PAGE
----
The issue to me is non-participation. In particular, I cringe at the term "bucket list" regarding BM because if it's a bucket list item you have already missed the point - eating a gardenburger once is not "experiencing the vegetarian lifestyle".

BTW, I think the vendors who set up in Empire offering clothing, bikes, blinkies and everything else are as much of a self-reliance issue as the pay-to-play camps because they impact so many more people.

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Re: 2015 turn key camps and self reliance

Post by maladroit » Fri Sep 11, 2015 3:28 pm

andy wrote:we had a group in our village from Finland who actually brought and ran a sauna.
I just wanted to say "wow" because this was the perfect year to do that! And wishing I'd run across it some of those cold nights.

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Re: 2015 turn key camps and self reliance

Post by DrYes » Fri Sep 11, 2015 3:45 pm

Ano wrote: Maybe I'm missing something, but it seems like this shitty evil is here to stay, and it's up to us to make sure the clueless who pay $15,000 to stay in a pre-fabbed everything realize there's a better way to do it. Turnkey is something we can see and go, "That's not good," but unless we can come up with a cut-and-dry definition that applies 100% of the time and hurts no innocent camps, it's going to be here for awhile.
It's not going anywhere precisely because nobody wants the Org diving into camp finances, as you say.

Reach out to people staying in those camps if you know them. Help break them out of their bubble.

I took two friends from a plug n' play camp out this year. Was their second day there on their first day at BM (they had arrived on Thursday...sigh). On leaving camp, we asked if they had water. They did not, because their $10k/week camp was out of water for the day and waiting for another delivery. Not a joke! They literally were out of water.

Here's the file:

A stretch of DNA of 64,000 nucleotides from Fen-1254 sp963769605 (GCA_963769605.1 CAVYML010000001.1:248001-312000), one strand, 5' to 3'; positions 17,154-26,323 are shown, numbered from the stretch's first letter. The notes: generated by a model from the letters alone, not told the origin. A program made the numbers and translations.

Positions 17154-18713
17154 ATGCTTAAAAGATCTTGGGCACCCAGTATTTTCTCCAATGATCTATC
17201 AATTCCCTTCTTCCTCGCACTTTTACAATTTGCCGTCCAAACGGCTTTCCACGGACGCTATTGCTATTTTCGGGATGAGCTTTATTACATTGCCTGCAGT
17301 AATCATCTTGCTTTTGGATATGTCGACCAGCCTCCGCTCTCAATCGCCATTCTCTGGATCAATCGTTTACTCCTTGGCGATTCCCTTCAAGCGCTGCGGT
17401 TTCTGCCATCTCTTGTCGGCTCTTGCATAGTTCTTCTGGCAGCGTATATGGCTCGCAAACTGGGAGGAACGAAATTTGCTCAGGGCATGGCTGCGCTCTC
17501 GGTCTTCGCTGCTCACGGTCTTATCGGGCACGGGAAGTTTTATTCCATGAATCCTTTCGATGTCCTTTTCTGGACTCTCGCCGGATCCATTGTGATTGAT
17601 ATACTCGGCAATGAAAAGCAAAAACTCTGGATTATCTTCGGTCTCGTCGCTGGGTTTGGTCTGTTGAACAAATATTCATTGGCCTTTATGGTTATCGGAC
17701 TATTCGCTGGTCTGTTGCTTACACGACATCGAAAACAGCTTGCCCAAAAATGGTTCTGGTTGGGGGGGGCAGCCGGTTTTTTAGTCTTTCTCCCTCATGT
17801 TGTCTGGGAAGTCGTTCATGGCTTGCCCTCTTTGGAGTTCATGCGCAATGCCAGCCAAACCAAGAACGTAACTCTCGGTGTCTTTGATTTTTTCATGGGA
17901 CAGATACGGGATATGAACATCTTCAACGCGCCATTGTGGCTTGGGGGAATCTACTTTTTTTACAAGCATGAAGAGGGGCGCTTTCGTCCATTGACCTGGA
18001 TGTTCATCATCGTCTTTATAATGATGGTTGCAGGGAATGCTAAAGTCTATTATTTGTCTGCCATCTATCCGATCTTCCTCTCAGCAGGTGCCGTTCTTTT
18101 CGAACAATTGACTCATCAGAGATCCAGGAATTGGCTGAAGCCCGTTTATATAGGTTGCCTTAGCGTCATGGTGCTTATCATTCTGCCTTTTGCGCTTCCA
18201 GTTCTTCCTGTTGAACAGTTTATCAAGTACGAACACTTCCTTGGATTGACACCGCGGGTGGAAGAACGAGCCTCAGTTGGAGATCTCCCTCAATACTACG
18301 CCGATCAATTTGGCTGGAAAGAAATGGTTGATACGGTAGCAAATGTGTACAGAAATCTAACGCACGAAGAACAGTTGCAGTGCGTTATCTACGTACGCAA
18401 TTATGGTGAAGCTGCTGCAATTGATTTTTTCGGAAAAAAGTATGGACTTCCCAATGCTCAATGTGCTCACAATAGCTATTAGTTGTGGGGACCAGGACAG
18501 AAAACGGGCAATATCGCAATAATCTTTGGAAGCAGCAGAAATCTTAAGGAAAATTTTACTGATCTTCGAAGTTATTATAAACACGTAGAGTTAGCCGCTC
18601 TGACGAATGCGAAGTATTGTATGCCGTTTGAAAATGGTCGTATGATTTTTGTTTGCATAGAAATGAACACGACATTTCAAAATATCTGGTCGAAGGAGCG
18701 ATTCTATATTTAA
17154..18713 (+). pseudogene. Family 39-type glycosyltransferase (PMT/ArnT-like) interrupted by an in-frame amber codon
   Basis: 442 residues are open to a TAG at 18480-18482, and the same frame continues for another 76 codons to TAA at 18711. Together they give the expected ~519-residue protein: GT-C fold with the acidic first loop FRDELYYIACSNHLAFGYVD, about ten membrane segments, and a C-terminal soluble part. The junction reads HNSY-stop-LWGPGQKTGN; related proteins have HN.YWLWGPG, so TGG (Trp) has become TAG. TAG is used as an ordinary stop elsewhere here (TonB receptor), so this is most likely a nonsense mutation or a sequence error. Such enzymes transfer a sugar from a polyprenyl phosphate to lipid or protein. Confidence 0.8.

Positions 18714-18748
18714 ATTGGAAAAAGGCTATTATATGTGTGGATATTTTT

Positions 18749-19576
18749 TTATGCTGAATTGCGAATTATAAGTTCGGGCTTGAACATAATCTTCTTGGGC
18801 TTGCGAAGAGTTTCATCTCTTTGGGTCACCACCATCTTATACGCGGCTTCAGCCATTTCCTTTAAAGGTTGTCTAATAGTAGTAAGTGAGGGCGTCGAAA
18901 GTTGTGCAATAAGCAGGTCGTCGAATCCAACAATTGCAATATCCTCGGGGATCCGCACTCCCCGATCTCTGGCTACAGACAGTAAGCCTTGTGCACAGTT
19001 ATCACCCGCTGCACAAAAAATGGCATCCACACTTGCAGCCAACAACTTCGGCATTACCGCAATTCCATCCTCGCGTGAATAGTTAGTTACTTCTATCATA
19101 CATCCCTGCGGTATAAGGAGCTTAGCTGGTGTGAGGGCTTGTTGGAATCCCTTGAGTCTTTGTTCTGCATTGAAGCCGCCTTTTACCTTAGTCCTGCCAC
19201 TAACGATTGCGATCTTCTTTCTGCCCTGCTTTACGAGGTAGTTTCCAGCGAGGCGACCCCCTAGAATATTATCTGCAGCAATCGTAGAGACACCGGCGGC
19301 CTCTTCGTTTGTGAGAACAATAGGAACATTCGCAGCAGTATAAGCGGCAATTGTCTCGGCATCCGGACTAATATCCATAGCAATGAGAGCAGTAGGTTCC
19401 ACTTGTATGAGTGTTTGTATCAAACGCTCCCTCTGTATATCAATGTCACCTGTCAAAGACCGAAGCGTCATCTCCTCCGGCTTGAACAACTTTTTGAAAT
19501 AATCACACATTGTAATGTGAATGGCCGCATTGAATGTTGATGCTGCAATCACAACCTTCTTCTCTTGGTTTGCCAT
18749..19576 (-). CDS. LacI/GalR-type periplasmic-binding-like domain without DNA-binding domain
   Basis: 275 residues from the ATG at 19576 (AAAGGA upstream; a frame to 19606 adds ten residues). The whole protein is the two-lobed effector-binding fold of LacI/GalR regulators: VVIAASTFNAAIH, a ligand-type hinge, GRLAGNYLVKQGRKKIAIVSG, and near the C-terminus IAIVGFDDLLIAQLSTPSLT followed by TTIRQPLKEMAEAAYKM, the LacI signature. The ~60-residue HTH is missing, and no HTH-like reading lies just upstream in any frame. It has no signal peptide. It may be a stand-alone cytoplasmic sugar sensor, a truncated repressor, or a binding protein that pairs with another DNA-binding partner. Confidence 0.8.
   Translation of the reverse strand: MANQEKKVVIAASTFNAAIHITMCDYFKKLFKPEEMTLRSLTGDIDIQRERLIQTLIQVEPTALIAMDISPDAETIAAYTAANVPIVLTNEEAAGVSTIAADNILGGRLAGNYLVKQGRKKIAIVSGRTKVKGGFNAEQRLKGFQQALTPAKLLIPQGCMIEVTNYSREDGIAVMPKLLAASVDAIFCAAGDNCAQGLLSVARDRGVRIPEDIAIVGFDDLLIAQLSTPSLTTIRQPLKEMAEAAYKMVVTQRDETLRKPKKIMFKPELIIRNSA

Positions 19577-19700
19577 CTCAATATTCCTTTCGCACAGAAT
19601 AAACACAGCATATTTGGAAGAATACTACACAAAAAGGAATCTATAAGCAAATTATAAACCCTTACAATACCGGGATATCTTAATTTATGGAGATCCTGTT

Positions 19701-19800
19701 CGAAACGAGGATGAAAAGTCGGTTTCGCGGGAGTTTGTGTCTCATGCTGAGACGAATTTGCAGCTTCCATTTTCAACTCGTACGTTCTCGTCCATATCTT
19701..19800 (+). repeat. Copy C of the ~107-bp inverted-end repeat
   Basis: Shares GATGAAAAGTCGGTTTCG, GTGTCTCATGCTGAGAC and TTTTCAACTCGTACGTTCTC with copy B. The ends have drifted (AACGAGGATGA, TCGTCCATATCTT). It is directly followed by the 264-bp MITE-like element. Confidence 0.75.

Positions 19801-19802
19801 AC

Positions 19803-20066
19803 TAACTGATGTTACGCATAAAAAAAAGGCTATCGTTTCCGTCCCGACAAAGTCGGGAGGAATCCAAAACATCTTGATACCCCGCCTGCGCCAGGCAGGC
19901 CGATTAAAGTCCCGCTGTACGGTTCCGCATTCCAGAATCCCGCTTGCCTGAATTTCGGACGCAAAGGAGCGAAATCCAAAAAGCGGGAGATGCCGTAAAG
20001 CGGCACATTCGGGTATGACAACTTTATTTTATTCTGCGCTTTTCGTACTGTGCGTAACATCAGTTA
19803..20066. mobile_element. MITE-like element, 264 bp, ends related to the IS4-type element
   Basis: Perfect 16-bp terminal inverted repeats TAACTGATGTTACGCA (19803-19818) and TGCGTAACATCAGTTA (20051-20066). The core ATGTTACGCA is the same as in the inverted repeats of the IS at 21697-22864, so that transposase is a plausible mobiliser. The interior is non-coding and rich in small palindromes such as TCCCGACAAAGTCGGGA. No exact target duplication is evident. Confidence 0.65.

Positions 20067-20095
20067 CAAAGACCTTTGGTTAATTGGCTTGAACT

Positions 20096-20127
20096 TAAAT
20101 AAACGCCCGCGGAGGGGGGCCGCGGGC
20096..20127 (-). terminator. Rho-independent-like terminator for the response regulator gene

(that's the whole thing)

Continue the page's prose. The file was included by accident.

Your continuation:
So we take them to our camp to fill them up with water. One of the guys is only carrying an 18 ounce handheld water container. We fill them up and they ask if the water is from our camp. They seemed surprised when we explained that no, we brought the water ourselves, for ourselves. When you fly in with a max 25 pounds of luggage, I guess the idea of bringing water is unexpected.

Then out we go, into Friday afternoon's epic duststorm (which I think they kind of enjoyed, as a novelty). They asked why people were lining up in front of a bar (to get drinks!). One crushed a can and asked where the garbage was. I was having a very hard time not railing against their camp, which had clearly put zero effort into preparing them or educating them at all.

I think by the end of the day with them they understood Burning Man a little better but the problem is that clueless birgins (and no offense to my two friends if they read this, but clueless they were) don't know what they don't know. It has to be up to the rest of us to try to teach them, to acculturate them, because nobody else is going to do it. The plug n' play camp operators sure aren't, generally speaking (I'm sure there are exceptions).

This is a non-violent fight about culture, with one side actively trying to preserve some sense of the culture and community, and the other side understands so little about our event that it's not even aware there's a fight going on.